• Listen to NPR's interview with Yuri Kochiyama in 2004

Japanese-American activist Yuri Kochiyama has died of natural causes in Berkeley, Calif., at age 93. The lifelong champion of civil rights causes in the black, Latino, Native American and Asian-American communities died peacefully in her sleep Sunday morning, according to her family.

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Code Switch
6:03 am
Sun June 1, 2014

On The Trail Of Black Cowboys From Nat Love To Sheriff Bart

Nat Love, African American cowboy who claimed to have won the name of Deadwood Dick in South Dakota, 1876, by virtue of his roping talent. Full length photo with lariat and saddle. From his privately published autobiography (1907).
Bettmann Corbis

Originally published on Mon June 2, 2014 4:20 pm

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Code Switch
6:03 am
Sat May 31, 2014

Unmasking The Meaning And Marital Disputes Behind Mumbo Jumbo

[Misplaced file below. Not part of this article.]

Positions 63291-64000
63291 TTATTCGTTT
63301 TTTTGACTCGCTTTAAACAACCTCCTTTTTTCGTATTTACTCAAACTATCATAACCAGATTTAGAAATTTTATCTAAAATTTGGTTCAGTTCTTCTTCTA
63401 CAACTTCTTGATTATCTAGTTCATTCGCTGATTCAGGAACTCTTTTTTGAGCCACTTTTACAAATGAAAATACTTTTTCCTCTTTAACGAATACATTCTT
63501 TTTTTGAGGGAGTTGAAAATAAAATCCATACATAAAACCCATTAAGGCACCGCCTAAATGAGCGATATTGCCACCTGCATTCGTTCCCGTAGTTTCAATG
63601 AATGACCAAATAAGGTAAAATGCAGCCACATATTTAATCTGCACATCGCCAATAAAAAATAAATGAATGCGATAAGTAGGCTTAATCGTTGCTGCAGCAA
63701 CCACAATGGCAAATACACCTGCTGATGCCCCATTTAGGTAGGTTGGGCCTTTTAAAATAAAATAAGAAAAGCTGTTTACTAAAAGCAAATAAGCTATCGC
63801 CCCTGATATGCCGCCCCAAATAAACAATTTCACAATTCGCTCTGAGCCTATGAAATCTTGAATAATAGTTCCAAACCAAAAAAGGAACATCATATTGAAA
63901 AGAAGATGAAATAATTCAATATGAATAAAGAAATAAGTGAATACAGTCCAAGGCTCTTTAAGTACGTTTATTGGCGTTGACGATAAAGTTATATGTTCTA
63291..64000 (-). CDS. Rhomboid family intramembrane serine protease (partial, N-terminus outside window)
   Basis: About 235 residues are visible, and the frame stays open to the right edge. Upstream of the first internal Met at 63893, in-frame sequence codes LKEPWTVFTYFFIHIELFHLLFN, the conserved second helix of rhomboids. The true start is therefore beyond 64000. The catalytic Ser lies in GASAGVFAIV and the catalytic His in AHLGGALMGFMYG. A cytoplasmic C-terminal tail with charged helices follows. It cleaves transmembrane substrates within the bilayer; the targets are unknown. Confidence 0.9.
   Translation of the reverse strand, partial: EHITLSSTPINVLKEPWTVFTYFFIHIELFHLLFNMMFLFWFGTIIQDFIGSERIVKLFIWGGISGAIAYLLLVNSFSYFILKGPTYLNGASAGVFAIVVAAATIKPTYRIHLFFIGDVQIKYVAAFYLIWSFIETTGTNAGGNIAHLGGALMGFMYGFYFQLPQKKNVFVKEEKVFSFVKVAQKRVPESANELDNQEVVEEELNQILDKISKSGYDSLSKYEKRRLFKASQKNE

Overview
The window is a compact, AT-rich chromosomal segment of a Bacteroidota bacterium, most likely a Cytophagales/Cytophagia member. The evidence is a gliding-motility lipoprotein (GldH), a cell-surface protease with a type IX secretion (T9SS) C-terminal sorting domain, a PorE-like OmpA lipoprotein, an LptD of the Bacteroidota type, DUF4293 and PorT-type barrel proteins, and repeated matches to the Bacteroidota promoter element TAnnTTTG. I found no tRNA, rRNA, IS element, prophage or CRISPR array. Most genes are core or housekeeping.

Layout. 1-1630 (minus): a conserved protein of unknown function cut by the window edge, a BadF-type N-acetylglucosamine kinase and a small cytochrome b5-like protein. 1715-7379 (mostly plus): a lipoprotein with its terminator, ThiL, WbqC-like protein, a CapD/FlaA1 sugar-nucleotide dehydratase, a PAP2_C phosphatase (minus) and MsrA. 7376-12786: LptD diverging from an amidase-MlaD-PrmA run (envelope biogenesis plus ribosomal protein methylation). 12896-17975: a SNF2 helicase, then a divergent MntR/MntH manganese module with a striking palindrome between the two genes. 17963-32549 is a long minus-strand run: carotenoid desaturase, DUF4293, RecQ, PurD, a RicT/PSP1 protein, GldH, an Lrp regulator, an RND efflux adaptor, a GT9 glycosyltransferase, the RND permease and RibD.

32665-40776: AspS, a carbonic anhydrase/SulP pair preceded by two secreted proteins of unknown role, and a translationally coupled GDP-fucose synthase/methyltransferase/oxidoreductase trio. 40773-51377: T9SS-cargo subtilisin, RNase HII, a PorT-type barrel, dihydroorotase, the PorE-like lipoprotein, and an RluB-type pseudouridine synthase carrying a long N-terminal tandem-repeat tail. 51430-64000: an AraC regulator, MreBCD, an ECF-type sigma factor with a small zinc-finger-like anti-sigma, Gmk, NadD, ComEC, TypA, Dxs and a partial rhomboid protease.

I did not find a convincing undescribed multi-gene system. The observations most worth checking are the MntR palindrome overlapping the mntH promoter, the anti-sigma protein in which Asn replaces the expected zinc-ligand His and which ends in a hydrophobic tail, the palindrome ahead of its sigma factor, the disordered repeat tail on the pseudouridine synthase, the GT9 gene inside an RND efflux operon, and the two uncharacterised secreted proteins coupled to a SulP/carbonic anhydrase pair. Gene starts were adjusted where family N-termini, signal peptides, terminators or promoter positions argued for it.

Scottish explorer Mungo Park was among the first Europeans to view the Mandinka tribe's masked dancers who were known as Maamajomboo. He translated the word as "mumbo jumbo.' This 1797 illustration from Park's book, "Travels In The Interior Districts of Africa" shows a view of Kamalia village in Mandinka country.
DeAgostini Getty Images

Originally published on Sat May 31, 2014 9:46 pm

EDITOR'S NOTE: Here at Code Switch, we take a look each week at a word or phrase that's caught our attention, whether for its history, usage, or just because it has an interesting story. You can see the full series here.